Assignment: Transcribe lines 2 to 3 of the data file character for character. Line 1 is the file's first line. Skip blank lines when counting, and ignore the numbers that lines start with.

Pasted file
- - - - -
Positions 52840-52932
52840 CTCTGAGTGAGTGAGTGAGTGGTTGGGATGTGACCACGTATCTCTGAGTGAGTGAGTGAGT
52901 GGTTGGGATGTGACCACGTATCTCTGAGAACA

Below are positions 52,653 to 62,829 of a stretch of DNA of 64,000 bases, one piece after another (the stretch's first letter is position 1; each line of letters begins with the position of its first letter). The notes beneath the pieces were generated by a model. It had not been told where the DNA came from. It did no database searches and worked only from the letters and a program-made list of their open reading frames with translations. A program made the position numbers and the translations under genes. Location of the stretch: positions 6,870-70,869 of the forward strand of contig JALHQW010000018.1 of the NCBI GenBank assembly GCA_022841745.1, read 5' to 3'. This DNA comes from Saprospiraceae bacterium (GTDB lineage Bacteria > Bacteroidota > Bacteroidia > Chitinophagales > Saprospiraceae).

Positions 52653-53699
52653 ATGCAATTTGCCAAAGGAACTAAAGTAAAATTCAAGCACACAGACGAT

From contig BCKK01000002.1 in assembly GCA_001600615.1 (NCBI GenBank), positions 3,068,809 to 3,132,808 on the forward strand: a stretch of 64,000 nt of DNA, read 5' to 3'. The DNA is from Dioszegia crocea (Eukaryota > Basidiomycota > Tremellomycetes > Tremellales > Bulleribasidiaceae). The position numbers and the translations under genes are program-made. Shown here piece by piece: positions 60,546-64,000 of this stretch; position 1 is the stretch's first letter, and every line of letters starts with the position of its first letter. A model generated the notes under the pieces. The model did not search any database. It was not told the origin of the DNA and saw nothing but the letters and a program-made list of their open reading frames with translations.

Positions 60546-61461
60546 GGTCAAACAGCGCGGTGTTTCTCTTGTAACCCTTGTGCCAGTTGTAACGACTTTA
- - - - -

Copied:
52840 CTCTGAGTGAGTGAGTGAGTGGTTGGGATGTGACCACGTATCTCTGAGTGAGTGAGTGAGT
52901 GGTTGGGATGTGACCACGTATCTCTGAGAACA